Congressional Republicans had a simple plan last year: Cut taxes, run on the ensuing economic growth, and win.
It didn’t quite turn out that way.
An exit poll conducted by CNN found that half those voting reported no effect from the tax cuts, despite the fact that most Americans did receive a net tax cut. A quarter even said last year’s law hurt them. This tracked with surveys conducted by other outlets in weeks leading up to the election that found that slightly more voters in Tuesday's midterm elections opposed the law than supported it.
Several House Republicans who helped write the law and touted it on the campaign trail lost re-election.
Rep. Peter Roskam, R-Ill., the chairman of the tax subcommittee at the time the bill was drafted, lost his Chicago-area seat. Three other members of the Ways and Means Committee also lost re-election bids: Erik Paulsen, R-Minn.; Carlos Curbelo, R-Fla., and Mike Bishop R-Mich.
Others members of the committee who helped write the law fell short in their bids for higher office. Rep. Jim Renacci, R-Ohio, lost the Senate race to incumbent Democrat, Sherrod Brown, a popular, unabashed liberal in a state that helped Trump win the presidency in 2016. Diane Black, R-Tenn., finished a close third in what was essentially a four-way Republican primary for the governorship of the Volunteer State.
Other members of the panel representing conservative-leaning areas faced closer races than initially anticipated, but ultimately prevailed.
Democrats leaned back on familiar messaging with regard to the Trump administration’s signature legislative achievement, hammering Republicans as giving away money to the rich and corporations while capping popular deductions like the mortgage interest deduction and the federal deduction on state and local taxes paid.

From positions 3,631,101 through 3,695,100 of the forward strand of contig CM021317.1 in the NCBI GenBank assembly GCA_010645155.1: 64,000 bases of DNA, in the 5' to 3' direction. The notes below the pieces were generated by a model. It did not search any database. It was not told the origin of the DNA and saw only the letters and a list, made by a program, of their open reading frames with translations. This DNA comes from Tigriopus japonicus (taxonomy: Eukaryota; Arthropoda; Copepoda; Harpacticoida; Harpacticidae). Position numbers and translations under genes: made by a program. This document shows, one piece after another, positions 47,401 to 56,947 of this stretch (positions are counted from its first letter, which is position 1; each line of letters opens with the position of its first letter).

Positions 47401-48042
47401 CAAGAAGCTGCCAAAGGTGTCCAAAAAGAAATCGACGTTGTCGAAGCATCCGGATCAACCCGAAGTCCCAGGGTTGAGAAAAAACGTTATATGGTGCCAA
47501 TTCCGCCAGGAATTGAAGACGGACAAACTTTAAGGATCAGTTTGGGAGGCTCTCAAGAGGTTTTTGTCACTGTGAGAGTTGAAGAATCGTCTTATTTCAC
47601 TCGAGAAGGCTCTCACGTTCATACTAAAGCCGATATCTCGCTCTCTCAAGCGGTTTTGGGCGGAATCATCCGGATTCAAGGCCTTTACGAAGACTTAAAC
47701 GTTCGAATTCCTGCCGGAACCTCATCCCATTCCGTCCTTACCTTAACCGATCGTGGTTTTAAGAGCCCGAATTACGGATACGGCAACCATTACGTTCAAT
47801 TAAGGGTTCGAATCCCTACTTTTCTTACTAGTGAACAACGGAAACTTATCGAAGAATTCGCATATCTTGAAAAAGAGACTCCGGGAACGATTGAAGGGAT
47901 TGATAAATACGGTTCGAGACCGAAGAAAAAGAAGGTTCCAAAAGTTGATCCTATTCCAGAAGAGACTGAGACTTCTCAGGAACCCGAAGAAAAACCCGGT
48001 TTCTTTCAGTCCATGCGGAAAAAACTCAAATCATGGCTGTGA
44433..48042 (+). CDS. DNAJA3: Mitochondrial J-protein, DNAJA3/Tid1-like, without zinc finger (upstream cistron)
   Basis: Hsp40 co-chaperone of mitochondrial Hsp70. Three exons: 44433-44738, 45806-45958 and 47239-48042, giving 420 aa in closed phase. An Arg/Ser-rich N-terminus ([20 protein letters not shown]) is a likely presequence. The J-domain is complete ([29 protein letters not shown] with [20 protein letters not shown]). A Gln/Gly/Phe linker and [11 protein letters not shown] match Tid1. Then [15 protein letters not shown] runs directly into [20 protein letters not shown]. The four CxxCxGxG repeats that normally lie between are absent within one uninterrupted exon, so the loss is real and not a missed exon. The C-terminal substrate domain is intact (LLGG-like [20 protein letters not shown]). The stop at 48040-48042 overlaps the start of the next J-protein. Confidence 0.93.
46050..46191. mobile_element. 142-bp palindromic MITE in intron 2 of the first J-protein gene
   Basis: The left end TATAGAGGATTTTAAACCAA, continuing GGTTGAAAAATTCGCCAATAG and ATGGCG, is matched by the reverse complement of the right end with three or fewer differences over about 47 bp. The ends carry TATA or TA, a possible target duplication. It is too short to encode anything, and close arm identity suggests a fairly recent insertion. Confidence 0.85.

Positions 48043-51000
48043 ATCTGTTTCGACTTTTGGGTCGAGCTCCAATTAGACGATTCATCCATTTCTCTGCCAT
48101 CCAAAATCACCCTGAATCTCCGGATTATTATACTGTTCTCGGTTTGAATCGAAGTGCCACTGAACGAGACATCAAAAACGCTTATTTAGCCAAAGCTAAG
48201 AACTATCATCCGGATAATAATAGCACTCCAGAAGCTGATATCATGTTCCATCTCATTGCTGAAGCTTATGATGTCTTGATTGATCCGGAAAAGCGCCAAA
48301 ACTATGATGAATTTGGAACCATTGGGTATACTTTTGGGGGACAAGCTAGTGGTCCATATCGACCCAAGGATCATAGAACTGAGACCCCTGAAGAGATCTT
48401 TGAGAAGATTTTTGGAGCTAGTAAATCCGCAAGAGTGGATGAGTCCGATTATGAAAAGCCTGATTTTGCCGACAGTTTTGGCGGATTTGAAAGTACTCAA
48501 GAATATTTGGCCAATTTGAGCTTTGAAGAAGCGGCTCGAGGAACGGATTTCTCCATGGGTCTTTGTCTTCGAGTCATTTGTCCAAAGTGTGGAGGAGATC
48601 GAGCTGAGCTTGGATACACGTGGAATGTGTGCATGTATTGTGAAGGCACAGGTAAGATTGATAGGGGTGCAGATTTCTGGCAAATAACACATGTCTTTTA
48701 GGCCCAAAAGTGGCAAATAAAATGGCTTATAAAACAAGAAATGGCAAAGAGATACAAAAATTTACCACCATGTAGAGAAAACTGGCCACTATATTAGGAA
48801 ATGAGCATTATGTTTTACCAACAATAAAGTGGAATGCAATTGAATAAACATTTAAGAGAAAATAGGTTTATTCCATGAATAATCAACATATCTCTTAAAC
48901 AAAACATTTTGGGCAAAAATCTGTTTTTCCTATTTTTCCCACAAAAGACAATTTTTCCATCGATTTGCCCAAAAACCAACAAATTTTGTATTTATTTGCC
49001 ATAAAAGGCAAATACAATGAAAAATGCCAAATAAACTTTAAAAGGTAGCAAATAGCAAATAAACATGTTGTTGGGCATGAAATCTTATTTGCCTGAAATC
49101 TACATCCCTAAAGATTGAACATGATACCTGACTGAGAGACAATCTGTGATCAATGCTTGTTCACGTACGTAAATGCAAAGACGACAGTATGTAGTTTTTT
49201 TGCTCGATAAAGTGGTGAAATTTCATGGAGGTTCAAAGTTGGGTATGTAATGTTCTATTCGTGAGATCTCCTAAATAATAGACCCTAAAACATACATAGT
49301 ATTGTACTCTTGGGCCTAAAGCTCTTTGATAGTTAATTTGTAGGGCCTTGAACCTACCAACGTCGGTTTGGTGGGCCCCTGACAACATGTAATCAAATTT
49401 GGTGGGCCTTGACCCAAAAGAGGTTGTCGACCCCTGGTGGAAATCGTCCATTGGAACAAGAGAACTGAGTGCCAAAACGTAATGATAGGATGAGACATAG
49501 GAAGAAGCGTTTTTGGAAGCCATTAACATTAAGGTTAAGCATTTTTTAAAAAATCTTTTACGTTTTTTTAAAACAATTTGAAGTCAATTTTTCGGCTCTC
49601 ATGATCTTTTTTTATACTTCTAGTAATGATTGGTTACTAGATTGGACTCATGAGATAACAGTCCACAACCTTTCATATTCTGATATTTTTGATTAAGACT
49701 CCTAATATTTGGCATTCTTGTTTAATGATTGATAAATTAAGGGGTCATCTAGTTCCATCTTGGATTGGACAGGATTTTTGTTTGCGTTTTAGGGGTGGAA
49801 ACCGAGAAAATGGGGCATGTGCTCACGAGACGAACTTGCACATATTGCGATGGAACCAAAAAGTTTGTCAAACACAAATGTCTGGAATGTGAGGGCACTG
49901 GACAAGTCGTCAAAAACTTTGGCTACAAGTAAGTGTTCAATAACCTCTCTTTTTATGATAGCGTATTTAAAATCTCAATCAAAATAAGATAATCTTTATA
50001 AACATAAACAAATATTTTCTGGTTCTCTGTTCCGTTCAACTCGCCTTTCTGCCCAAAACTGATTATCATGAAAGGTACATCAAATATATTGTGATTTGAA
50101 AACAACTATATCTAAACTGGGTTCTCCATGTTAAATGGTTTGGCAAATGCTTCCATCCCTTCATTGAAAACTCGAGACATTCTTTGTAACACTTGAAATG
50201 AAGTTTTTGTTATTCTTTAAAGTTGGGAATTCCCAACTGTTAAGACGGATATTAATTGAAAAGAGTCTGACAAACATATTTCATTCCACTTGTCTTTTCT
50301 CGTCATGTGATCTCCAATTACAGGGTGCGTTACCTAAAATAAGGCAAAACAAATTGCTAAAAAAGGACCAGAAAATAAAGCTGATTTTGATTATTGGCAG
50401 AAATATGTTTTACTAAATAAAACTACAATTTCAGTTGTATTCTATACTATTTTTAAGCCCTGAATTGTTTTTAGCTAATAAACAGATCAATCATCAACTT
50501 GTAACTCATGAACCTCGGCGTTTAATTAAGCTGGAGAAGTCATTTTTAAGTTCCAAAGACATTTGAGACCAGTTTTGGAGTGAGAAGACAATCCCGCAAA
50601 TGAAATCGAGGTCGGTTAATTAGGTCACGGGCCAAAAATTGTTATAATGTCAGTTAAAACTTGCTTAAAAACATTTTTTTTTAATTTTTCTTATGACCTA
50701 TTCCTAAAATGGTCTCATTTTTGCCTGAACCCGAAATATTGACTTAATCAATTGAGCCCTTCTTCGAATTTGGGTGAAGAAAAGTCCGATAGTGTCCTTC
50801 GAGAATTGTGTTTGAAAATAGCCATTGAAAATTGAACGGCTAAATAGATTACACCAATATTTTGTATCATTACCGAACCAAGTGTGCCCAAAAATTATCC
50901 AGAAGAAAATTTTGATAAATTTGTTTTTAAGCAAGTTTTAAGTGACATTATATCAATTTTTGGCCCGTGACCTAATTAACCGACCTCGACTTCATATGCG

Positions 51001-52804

Despite the GOP's promise that higher wages would result from corporate tax cuts, wage growth has also remained relatively flat in the 11 months since the tax law was passed, perhaps muting how much Americans felt its effects.
House Republicans had worked hard to advertise the law to voters. In September, they held a messaging vote to make the law's tax cuts for individuals permanent, removing the 2025 end-date written into the law for budget process reasons.
President Trump, though, gave up on winning on the law as the election neared, and surprised Republicans by calling for a new 10 percent tax cut for middle-class families. Trump said at a press conference held Wednesday that he would be open to "adjustments" to last year's signature tax law, including raising the corporate rate, to offset possible revenue losses from further tax cuts.